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Posts Tagged ‘georges creek

Injured man 15 hours in car.

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Saturday 20 February 1954, The Sydney Morning Herald

Injured Man, 78, Sat 15 Hours In Car In River

KEMPSEY, Friday.-For more than 15 hours last night and early to-day a man, aged 78, sat in a wrecked car in the Macleay River with his neck broken and only his head above water.

His car had somersaulted at least four times down a-150ft precipice from the Kempsey Armidale road.

The man, Donald Alexander McDonald, Macleay Shire valuer, could not draw the attention of drivers of about 20 cars and trucks which passed between dawn and 9 a.m. to-day.

He was found at 9.30 a.m., but by the time he was admitted to hospital it was 3.30 p.m.-nearly 22 hours after the accident.

Macleay District Hospital authorities said to-night his condition was critical.

McDonald was driving his sedan car towards Armidale to visit his son at George’s Creek, about 6 o’clock last night, when the sun shone in his eyes at Flying Fox Cutting, 60 miles west of Kempsey.

The road follows the winding gorge of the Macleay River.


McDonald’s car swerved over the edge of the road and plunged down the precipice below into the river.

The car bounced off rocks and trees and was wrecked, but it landed on its wheels in the river.

The water level had fallen six feet since the recent rain but it was still flowing rapidly.

McDonald’s spine was fractured at the neck and he quickly became paralysed from the shoulders down.

He was able to sit upright, but only his head was above water.

The mountain water was icy, and he soon became blue with cold.

McDonald remained conscious all the time.

Passing drivers saw nothing amiss because lantana, other undergrowth and trees screened the car in the river.

Ted Conn, a local resident who was driving cattle, found McDonald at 9.30 a.m.


Conn heard McDonald’s faint coo-ees, which led him to the nearly submerged car.

He could not free McDonald, so he rode to farmhouses at Lower Creek, about two miles away, and called out all the men available.

They levered off a door of the car with crowbars before they could lift McDonald out and lay him on the river bank.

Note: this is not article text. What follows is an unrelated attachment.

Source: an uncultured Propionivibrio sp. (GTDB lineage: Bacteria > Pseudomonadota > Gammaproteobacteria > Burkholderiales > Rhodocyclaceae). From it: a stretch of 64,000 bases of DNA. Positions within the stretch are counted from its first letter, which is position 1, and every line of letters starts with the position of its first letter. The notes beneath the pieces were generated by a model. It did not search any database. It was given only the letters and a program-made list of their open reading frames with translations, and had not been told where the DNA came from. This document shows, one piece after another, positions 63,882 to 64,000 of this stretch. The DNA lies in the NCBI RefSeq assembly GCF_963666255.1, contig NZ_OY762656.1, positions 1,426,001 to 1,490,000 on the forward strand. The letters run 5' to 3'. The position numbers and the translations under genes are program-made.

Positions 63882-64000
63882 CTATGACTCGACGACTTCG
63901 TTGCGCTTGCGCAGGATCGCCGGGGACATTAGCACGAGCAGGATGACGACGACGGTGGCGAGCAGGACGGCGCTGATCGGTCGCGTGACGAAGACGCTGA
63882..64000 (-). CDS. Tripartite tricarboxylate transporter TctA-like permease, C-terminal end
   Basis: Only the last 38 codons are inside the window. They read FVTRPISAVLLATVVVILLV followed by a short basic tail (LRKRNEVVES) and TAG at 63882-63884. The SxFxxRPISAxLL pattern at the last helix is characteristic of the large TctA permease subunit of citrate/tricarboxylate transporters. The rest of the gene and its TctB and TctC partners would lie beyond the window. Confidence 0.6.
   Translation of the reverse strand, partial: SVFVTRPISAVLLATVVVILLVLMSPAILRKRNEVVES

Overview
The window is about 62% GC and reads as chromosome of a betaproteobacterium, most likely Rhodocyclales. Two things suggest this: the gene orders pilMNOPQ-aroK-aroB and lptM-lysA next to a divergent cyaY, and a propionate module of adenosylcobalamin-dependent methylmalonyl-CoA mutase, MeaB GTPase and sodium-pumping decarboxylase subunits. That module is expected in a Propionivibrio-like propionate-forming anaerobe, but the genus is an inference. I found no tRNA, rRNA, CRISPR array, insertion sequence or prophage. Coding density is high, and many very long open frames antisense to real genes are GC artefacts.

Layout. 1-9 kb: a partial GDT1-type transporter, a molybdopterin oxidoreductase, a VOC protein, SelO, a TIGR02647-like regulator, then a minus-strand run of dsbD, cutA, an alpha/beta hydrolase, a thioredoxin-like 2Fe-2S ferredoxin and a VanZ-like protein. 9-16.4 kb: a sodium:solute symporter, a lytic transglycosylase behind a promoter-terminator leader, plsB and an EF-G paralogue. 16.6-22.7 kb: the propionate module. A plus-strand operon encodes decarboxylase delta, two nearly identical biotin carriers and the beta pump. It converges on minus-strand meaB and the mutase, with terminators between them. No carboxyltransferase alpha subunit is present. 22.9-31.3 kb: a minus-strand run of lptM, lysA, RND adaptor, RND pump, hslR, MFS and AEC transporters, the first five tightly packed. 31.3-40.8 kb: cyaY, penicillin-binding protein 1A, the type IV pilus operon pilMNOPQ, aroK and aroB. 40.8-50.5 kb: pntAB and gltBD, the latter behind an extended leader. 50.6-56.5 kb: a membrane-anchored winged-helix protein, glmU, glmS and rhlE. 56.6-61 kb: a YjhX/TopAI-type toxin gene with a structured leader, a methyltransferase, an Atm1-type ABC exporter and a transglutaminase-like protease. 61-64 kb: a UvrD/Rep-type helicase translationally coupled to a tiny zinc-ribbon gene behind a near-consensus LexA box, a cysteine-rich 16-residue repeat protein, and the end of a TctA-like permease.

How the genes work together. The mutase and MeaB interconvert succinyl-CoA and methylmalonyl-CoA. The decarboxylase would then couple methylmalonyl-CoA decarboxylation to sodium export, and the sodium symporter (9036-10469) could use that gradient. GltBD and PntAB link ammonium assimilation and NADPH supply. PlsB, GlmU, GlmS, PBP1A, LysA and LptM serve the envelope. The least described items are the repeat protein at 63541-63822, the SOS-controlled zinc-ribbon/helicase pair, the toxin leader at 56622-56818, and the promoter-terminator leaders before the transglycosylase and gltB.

The nearest ambulance was at Kempsey.

The ambulance superintendent, Mr. W. Menger, and Dr. A. McNeil, loaded the ambulance with operating instruments, drugs, and hotwater bottles before setting out.

They raced along the narrow, winding mountain road, but it took them two hours to reach Flying Fox Cutting.

Dr. McNeil gave McDonald injections to case his pain.

Volunteers then carried the stretcher up a steep cattle track to the ambulance.

Trucks dragged McDonald’s car out of the river late this afternoon.

Written by macalba

October 4, 2010 at 7:05 pm

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Road report: Armidale to Kempsey

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Friday 8 October 1937, The Sydney Morning Herald

Reporting on the road from Armidale to Kempsey the N.R.M.A. states that the run to Wollombi [sic] is over a fair to good metal and gravel surface. Steep grades and winding road require the exercise of care on the Big Hill between the summit of the range and George’s Creek, on the Upper Macleay River. At St. Helena Creek a detour is necessary because of the construction of a new bridge, and careful driving is advised. The road down the Macleay River to Bellbrook and Kempsey is very narrow and winding in places, and the going is slow. For the last l8 miles to West Kempsey much of the gravel surface is worn and corrugated. This road passes through fine scenery. Although the total distance from Armidale to Kempsey is slightly under 120 miles the average time for the trip is five hours.

Written by macalba

August 1, 2010 at 8:02 pm

River falling at Kempsey

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Tuesday 23 June 1925, The Sydney Morning Herald

KEMPSEY, Monday.

Warnings Issued by the Weather Bureau on Friday and Saturday caused considerable anxiety In the Macleay district. On Saturday a slight fresh appeared In the river. On Sunday morning the river at Bellbrook was reported to be 13ft 6in high, with heavy rain pouring over George’s Creek. The river at Kempsey then was about 4ft 6in over normal summer level. It was stated this morning that at Bellbrook it had risen to 14ft 6in, but that rain had ceased at Georges Creek, and the flood was falling. Both messages stated that only light rain was falling at Armidale, from which the bulk of the flood waters come. Usual precautions were taken at Kempsey to prepare for a flood, which now is not feared.